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Maria Eugenia Sabatino, Juan Pablo Petiti, Liliana del Valle Sosa, Pablo Anibal Pérez, Silvina Gutiérrez, Carolina Leimgruber, Alexandra Latini, Alicia Inés Torres, and Ana Lucía De Paul

Although pituitary adenomas represent 25% of intracranial tumors, they are usually benign, with the mechanisms by which these tumors usually avoid an invasive profile and metastatic growth development still remaining unclear. In this context, cellular senescence might constitute a plausible explanation for the benign nature of pituitary adenomas. In this study, we investigated the emergence of cellular senescence as a growth control mechanism during the progression of estrogen-induced pituitary tumors. The quantification of Ki67-immunopositive cells in the pituitaries of estrogenized male rats after 10, 20, 40, and 60 days revealed that the mitogenic potential rate was not sustained for the whole period analyzed and successively decreased after 10 days of estrogen exposure. In addition, the expression of cellular senescence features, such as the progressive rise in the enzymatic senescence-associated b-galactosidase (SA-b-gal) activity, IL6, IL1b, and TGFb expression, was observed throughout pituitary tumor development. Furthermore, tumoral pituitary cells also displayed nuclear pATM expression, indicating activated DNA damage signaling, with a significant increase in p21 expression also being detected. The associations among DNA damage signaling activation, SA-b-gal expression, and p21 may provide a reliable combination of senescence-associated markers for in vivo pituitary senescence detection. These results suggest a role for this cellular process in the regulation of pituitary cell growth. Thus, cellular senescence should be conceived as a contributing component to the benign nature of pituitary adenomas, thereby influencing the capability of the pituitary gland to avoid unregulated cell proliferation.

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Milagros Peña-Zanoni, Erika Yanil Faraoni, Alejandra Abeledo-Machado, Pablo Anibal Perez, Carla Agustina Marcial López, María Andrea Camilletti, Silvina Gutierrez, Susana B Rulli, and Graciela Diaz-Torga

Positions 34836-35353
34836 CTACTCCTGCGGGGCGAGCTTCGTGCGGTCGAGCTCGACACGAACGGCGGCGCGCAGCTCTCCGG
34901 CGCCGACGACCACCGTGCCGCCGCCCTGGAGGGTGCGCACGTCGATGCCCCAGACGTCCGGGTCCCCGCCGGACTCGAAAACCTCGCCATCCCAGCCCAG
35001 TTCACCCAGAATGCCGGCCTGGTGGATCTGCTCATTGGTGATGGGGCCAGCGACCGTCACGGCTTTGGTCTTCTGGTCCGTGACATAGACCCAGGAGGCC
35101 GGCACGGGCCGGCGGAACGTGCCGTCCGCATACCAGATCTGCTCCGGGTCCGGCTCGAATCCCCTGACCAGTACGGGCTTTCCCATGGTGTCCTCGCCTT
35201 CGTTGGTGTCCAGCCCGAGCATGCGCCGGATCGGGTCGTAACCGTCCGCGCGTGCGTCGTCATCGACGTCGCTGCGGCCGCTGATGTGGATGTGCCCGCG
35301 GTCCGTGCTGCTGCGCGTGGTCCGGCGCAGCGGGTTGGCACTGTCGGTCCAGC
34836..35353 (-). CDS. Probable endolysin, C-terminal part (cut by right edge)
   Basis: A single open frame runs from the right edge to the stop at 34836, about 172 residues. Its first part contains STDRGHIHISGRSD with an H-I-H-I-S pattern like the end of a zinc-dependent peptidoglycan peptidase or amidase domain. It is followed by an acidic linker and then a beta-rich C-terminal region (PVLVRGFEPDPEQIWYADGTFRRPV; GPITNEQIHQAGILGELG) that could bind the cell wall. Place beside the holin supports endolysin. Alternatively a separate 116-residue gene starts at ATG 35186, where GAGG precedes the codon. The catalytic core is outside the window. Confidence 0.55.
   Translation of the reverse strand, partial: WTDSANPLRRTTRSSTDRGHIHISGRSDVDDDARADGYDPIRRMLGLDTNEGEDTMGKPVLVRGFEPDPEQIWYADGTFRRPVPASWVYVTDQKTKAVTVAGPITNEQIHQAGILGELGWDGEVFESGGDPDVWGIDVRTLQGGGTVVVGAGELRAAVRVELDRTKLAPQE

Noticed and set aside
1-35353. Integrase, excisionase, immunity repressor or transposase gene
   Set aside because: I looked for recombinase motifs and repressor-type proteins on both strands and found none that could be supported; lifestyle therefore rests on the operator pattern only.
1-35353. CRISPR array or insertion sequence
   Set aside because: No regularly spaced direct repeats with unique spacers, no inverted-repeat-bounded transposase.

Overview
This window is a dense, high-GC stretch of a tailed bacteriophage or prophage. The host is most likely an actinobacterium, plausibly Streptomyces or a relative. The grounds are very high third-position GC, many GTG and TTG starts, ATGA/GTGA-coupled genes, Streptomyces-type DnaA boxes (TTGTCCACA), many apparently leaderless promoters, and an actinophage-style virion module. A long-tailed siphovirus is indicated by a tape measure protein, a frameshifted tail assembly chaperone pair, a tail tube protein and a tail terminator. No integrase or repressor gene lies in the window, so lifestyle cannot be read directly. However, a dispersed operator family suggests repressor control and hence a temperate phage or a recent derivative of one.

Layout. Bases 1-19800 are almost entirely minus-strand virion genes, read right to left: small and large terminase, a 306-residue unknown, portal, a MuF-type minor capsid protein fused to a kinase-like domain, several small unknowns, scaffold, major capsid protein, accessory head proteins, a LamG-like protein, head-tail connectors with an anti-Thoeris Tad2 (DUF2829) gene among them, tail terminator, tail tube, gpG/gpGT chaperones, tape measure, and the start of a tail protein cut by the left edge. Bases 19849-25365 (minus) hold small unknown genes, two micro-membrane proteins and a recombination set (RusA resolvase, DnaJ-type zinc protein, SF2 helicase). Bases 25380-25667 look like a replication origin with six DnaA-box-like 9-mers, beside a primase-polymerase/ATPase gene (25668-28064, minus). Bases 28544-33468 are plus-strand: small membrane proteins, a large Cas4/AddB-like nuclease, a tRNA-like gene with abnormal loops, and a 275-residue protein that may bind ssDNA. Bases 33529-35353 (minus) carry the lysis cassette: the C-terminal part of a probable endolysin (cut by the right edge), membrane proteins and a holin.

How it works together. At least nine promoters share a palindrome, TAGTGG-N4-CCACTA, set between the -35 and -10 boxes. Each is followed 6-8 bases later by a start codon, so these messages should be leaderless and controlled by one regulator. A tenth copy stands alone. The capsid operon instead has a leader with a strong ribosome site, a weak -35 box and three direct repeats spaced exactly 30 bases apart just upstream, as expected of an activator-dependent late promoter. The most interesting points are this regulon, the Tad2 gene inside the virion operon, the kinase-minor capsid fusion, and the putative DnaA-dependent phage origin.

Among pituitary adenomas, prolactinomas are the most frequently diagnosed (about 50%). Dopamine agonists are generally effective in the treatment of prolactinomas. However, a subset of about 25% of patients does not respond to these agents. The management of drug-resistant prolactinomas remains a challenge for endocrinologists and new inhibitory treatments are needed. Pituitary activins inhibit lactotroph function. Its expression and action were found reduced in animal models of lactotroph hyperplasia (female mice overexpressing the B subunit of the human chorionic gonadotrophin and female mice knockout for dopamine receptor type 2). In these models, an oophorectomy avoids prolactinoma development. Hormonal replacement with oestradiol and/or progesterone is not enough to reach the tumor size observed in transgenic females. We postulated that the loss of gonadal inhibins after an oophorectomy contributes to prevent hyperplasia development. Here, we demonstrated that an oophorectomy at 2 months age recovers the following in adulthood: (i) pituitary activin expression, (ii) activin receptor expression specifically in lactotroph population, (iii) activin biological activity in lactotrophs with a concomitant reduction of Pit-1 expression. To summarize, when an oophorectomy is performed, inhibins are lost and the inhibitory action of pituitary activins on lactotroph population is recovered, helping to prevent lactotroph hyperplasia development. These results emphasize the importance of the inhibitory action of activins on lactotroph function, positioning activins as a good therapeutic target for the treatment of resistant prolactinomas.

Free access

María Andrea Camilletti, Alejandra Abeledo-Machado, Pablo A Perez, Erika Y Faraoni, Fernanda De Fino, Susana B Rulli, Jimena Ferraris, Daniel Pisera, Silvina Gutierrez, Peter Thomas, and Graciela Díaz-Torga